Today, I had cataract surgery. Lots of fun. Actually, the surgery was not bad. It was getting up at such an ungodly hour of the morning to go to the hospital and then waiting around while they prepped me that sucked. Fortunately, I have a lot of confidence in my doctor, even though he looks like he just graduated from high school. It may sound stupid but I find it unnerving when doctors are younger than me, and almost all of them are these days. When we were growing up doctors were always older than us and that automatically made them seem wiser. Just an illusion.

Anyway, it’s hard to see with just one eye (the patch comes off tomorrow) and I am tired as hell. So, for today, while I spend my time resting, just a little about the subject of the Medicine Buddha.

Below is a photo of my altar. The statue in front is Kwan Yin. Behind that, the Medicine Buddha and a mandala with the Medicine Buddha’s Siddham seed syllable.

As part of my daily practice I often recite the Medicine Buddha mantra:

Tadyatha Om Bhaishajye Bhaishajye Maha Bhaishajye Raja Samudgate Svaha

I’ll right more about this mantra in a future post, when I can see better. In the meantime, here is some information on the Medicine Buddha from the Dalai Lama, found at Men-Tsee-Khang, the Official Website of Tibetan Medical and Astrology Institute of H.H. the Dalai Lama:

The full name of the Medicine Buddha is Bhaishajyaguru Vaiduryaprabha, the Healing Master of Lapis Lazuli Radiance. Like Shakyamuni he wears the robes of a monk and is seated in the full cross-legged posture. His left hand is in the meditation mudra, resting in his lap and holding a begging bowl filled with medicinal nectar and fruit. His right hand rests upon his knee with palm facing outward in the mudra granting blessings and holds the stem of a myrobalan plant (Terminalia chebula), renowned as the king among medicines because of its effectiveness in treating both mental and physical diseases.

In traditional Tibetan tangkas, the Lapis Healing Master is often shown in the company of seven other Medicine Buddhas, one of whom is Shakyamuni himself. And in depictions of his eastern buddha realm known as Pure Lapis Lazuli, the Healing Master is generally flanked by the two leading bodhisattvas of that pure land, Suryaprabha and Chandraprabha, respectively All-pervading Solar and Lunar Radiance.

The most distinctive feature of this Medicine Buddha is his color, the deep blue of lapis lazuli. This precious stone has been greatly prized by Asian and European cultures for more than six thousand years and, until relatively recently, its ornamental value was on a par with, or even exceeded, that of the diamond. An aura of mystery surrounds this gemstone, perhaps because of its principal mines are located in the remote Badakshan region of northeast Afghanistan, an all-but-inaccessible area located behind the Hindu Kush. One commentator has written, “the finest specimens of lapis, intensely blue with speckled waves and swirls of shining gold-colored pyrite, resemble the night aglow with myriads of stars.” Traditionally this beautiful stone was used to symbolize that which is pure or rare. It is said to have a curative or strengthening effect on those who wear it, and its natural smoothness allows it to be polished to a high degree of reflectivity. For all these reasons ­ plus the fact that deep blue light has a demonstrable healing effect on those who use it in visualization practices ­ lapis is the color of the principal Medicine Buddha.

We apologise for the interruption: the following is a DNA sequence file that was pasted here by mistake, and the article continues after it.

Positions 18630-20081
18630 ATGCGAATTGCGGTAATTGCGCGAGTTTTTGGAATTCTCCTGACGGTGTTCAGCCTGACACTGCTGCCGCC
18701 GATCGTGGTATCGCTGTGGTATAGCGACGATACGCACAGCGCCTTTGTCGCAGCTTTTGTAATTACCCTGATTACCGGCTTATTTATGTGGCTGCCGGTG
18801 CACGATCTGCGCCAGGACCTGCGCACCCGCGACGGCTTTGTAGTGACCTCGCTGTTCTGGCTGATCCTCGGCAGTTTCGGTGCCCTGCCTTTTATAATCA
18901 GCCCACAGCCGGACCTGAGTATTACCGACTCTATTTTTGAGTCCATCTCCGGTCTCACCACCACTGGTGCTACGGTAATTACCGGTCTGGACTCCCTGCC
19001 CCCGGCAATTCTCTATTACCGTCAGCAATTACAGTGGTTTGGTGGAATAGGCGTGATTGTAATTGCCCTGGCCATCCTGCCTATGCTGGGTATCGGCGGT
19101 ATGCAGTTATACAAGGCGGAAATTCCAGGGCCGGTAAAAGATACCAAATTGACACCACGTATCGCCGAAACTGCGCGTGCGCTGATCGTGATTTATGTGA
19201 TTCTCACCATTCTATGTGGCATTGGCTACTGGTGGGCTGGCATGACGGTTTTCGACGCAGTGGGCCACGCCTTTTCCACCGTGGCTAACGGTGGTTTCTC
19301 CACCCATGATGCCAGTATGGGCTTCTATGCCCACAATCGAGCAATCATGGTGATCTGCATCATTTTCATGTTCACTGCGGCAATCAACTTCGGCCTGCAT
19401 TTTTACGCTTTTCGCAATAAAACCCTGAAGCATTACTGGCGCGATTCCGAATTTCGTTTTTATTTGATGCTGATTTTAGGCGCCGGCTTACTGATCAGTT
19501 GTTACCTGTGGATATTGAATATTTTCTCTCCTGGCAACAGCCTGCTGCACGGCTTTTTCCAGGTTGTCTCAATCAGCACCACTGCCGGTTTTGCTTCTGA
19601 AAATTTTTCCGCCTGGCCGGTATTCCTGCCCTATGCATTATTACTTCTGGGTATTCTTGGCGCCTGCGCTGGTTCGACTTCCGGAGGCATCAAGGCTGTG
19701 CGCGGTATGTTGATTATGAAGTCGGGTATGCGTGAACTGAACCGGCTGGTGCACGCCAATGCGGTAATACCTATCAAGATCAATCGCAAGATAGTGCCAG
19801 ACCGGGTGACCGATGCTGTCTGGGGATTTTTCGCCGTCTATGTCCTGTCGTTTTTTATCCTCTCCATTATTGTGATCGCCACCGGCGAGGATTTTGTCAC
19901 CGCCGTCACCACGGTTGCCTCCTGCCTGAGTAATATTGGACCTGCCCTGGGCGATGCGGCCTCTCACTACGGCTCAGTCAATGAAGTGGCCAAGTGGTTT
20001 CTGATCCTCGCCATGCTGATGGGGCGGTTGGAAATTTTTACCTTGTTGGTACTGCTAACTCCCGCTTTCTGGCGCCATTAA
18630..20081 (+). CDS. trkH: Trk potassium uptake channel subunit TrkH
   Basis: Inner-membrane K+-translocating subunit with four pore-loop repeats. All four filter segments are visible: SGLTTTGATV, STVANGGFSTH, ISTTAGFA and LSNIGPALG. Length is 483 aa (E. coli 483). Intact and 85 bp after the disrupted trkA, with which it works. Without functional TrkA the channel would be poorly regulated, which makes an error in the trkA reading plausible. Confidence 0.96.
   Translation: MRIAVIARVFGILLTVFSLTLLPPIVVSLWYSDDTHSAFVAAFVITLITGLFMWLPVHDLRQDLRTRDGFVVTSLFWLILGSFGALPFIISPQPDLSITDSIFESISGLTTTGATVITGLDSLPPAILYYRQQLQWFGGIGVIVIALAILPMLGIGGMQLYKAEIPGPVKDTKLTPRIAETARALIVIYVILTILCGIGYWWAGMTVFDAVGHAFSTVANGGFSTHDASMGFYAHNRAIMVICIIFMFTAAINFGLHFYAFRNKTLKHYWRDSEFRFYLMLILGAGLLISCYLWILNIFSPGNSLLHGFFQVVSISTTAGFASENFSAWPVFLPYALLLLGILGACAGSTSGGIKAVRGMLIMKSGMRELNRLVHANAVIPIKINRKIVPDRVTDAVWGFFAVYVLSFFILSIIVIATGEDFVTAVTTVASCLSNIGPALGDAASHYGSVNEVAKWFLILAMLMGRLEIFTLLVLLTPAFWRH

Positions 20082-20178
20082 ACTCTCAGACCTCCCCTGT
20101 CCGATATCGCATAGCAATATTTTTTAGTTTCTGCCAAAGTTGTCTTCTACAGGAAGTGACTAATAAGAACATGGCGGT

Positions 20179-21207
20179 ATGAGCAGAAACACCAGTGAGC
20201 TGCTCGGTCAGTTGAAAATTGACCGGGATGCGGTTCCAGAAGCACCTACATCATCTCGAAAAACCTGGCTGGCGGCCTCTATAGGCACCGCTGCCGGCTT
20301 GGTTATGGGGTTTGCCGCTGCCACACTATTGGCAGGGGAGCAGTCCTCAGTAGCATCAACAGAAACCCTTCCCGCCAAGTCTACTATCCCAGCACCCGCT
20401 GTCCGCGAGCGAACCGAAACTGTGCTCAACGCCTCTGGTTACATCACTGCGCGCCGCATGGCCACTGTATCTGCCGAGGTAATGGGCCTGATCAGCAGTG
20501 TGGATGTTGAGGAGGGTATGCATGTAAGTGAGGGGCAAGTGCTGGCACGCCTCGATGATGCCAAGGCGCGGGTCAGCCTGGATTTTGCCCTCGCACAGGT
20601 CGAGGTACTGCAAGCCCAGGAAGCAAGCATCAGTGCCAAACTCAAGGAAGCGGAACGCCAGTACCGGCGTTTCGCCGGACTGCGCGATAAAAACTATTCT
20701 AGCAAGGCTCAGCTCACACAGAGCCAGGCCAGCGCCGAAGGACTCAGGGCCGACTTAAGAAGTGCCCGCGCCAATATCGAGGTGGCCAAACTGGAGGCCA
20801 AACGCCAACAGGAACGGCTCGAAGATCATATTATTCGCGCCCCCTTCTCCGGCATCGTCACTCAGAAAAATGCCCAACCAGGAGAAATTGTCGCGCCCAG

The Lapis Healing Master is one of the most honored figures in the Buddhist pantheon. The sutras in which he appears compare his eastern pure land with the western paradise of Amitabha, and rebirth there is said to be as conducive to enlightenment as is rebirth in Sukhavati. Recitation of his mantra, or even the mere repetition of his holy name, is said to be sufficient to grant release from the lower realms, protection from worldly dangers and freedom from untimely death. In one of the main sutras concerning the Medicine Buddha, Shakyamuni tells his close disciple and attendant Ananda:

If these sentient beings [those plunged into the depths of samsara’s sufferings hear the name of the Lord Master of Healing, the Lapis Lazuli Radiance Tathagatha, and with utmost sincerity accept it and hold onto it, and no doubts arise, then they will not fall into a woesome path.

Medicne Buddha

Bhaisajyaguru, the Medicine Buddha

Yesterday there were a number of reports in the media about Lindsey Lohan turning to Buddhism in an effort to deal with her troubles. Mostly vague reports, mind you, and perhaps, not even true, but several mentioned that she was using yoga and breathing techniques that might help her cope with the upcoming jail sentence. I suppose to some folks breathing techniques and yoga automatically mean Buddhism or something, but who really knows what she is doing, in private. In public, that’s another matter.

Anyway, on one of the sites I visited some smart-alec left a comment saying that Ms. Lohan should move to Los Angeles and open a Buddhist rehab clinic. I think she already lives in Los Angeles.